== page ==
It sounds like they might be opening the door for special SC1 and SC2 events or, more likely, the possibility that a country could invite SC1 or SC2 competitors to a GP or Senior B. Of course, that makes little sense because nearly any team aged-out of juniors is almost certainly going to be eligible for senior competition. The idea that anyone is going to host events specially for SC1 or SC2 competitors is beyond absurd. The ISU can't even find places that want to host the GPs with the top-ranked senior skaters. Who is going to volunteer to host competitions for the pairs and dance teams that are in international limbo because they are aged out of juniors but not strong enough to compete at senior internationals?

  14. #34

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    For those interested in the ages for the Youth Olympics, I found this:

    http://www.olympicmonitor.com/ioc-ex...innsbruck.html

    Over 1,000 athletes will compete in Innsbruck in seven sports, comprising 63 events. The number of sports on the programme is identical to the Vancouver programme. Each event has its own age group* competing, either 15-16, 16-17 or 17-18 years old. The bobsleigh age group will be 18-19 years old, and male participants in the pairs and ice dancing skating events will be 15-18 years old, to comply with the specificities of the sport.


    * The age being the athlete’s age on 31 December in the year of the YOG.
    I assume that the date of 31st December would be 2011 for the 2012 event.

    I'm sure I read somewhere that for singles the ages would be 15/16 but as yet I can't find a link.

  15. #35
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    Thumbs down

    It seems silly to hinder so many pairs/couples for an event which takes place once every 4 years ... and doesnt have the status of main Olys or even Junior Worlds.

    However maybe one solution could be split Juniors into Junior A and Junior B events one being for those up to 18, and the second for those up to say 23 give skaters even more of a chance to develop. And keep restrictions on switching between Junior/Senior. Not sure how it would work in terms of Grand Prix events and keeping numbers down ... but arguably it would keep more people happy?

    The one disadvantage of the current system is as mentioned above guys ditching partner of same age in order to stay at Junior. But then it recognises the fact that guys take longer to develop.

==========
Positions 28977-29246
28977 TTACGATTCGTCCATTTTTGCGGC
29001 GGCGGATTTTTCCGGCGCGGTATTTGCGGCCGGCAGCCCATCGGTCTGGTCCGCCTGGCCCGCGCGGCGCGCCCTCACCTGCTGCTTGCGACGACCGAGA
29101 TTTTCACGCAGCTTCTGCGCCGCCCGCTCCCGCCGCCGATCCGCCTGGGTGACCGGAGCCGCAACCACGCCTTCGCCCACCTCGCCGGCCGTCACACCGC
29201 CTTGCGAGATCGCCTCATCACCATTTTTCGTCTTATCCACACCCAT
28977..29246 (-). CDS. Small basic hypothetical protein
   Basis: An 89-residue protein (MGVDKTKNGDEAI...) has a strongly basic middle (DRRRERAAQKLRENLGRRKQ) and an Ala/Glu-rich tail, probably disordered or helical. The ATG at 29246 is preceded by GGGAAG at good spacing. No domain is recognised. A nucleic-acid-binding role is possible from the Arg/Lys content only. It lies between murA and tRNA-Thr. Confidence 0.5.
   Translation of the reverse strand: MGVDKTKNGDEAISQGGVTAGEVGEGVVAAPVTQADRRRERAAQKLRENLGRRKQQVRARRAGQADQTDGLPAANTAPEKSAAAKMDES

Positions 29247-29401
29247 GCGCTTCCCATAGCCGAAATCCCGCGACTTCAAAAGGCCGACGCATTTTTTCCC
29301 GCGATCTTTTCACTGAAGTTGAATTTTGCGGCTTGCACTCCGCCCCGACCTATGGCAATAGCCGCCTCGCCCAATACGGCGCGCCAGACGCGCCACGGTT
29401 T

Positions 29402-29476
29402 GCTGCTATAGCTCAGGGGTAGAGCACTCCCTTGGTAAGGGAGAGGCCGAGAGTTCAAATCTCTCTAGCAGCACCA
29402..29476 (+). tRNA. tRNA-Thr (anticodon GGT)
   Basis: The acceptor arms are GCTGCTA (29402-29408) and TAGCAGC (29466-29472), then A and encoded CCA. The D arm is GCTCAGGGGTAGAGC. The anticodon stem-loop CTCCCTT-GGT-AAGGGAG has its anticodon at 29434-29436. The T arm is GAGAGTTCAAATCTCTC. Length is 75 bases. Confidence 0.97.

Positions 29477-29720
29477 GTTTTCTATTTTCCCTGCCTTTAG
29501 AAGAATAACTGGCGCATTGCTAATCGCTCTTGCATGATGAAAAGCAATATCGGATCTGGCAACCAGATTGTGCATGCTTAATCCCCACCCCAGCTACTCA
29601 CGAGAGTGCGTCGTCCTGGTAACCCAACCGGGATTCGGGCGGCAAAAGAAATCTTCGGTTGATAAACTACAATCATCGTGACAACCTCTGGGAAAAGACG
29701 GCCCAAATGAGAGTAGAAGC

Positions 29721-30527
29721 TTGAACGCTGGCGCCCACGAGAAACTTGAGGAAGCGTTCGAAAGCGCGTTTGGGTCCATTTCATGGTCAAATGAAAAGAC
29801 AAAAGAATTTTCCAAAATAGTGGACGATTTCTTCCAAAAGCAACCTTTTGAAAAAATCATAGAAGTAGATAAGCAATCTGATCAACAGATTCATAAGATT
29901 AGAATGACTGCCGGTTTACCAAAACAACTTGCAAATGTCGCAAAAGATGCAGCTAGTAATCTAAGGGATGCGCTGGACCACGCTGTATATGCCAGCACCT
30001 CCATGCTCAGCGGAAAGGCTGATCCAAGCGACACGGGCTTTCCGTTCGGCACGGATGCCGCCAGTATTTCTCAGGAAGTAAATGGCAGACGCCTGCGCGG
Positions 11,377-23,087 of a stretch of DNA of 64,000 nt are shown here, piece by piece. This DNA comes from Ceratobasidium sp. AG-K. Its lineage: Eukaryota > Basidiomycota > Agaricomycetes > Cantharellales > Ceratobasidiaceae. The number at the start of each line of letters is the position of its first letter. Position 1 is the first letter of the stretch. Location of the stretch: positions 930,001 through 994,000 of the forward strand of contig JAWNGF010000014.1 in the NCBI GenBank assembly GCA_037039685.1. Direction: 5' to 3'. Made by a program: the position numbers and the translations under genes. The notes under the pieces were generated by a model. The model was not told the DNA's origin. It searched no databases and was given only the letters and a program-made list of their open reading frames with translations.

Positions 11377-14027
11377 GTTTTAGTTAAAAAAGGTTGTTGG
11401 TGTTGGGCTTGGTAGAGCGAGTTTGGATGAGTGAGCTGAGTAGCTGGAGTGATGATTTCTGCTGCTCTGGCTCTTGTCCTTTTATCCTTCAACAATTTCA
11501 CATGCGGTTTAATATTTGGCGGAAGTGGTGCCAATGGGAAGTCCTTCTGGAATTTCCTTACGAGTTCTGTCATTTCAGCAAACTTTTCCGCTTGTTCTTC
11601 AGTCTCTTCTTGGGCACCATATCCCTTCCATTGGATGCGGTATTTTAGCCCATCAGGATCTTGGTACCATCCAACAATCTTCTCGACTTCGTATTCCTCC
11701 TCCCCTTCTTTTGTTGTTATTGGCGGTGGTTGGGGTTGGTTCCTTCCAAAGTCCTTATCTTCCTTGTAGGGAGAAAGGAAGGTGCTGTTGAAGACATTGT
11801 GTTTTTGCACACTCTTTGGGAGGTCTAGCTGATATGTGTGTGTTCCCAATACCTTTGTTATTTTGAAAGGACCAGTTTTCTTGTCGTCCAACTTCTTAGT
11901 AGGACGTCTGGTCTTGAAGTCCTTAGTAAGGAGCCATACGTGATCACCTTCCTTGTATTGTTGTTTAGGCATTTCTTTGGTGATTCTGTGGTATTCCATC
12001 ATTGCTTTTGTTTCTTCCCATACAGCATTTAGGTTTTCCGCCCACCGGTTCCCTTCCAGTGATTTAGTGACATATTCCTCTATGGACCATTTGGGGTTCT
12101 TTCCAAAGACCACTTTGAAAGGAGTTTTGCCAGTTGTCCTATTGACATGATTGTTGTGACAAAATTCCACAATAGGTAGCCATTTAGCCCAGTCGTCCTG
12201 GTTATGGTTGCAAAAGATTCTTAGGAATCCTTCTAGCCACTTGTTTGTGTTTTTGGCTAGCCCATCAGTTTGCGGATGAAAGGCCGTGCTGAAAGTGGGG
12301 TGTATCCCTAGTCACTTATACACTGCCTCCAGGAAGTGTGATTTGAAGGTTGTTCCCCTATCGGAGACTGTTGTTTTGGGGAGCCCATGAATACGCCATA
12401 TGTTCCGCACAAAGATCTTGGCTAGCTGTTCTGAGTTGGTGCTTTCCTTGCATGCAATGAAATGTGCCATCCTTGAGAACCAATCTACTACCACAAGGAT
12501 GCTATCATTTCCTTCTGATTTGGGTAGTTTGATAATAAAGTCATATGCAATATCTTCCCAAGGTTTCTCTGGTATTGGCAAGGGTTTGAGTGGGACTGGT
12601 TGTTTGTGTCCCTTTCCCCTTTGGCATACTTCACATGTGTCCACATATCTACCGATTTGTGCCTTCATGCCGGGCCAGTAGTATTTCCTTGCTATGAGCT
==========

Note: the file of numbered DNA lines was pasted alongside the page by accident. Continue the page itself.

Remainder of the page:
16. #36
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    Quote Originally Posted by Oz_sk8ting_mum View Post
    Lets face it .. there are always emotional problems.. no matter the age In fact they get worse as they get older !!! THAT would be the least of my worry's .. THAT is just life
    That would be the least of your worries because you have a boy. I am sure that your son is a perfect gentleman, but not all are. There are incidents of molestation in teams that are close in age, but the problem becomes a bigger issue when the age is greater. In addition, it in not always a good idea for young girls to be "hanging around" with much older partners and their friends. I am just pointing out that there are other aspects to consider.

    Personally, I think that there are many ways that skating can protect it's athletes. There are some moves that very young skaters should just not be doing. The younger we see these kids doing more difficult elements, the more injuries we see. Maybe some elements should just not be allowed at certain levels. Maybe they should raise the minimum age for junior and make the maximum age 20 for all.

    Quote Originally Posted by Imperfect Edge View Post
    However maybe one solution could be split Juniors into Junior A and Junior B events one being for those up to 18, and the second for those up to say 23 give skaters even more of a chance to develop. And keep restrictions on switching between Junior/Senior. Not sure how it would work in terms of Grand Prix events and keeping numbers down ... but arguably it would keep more people happy?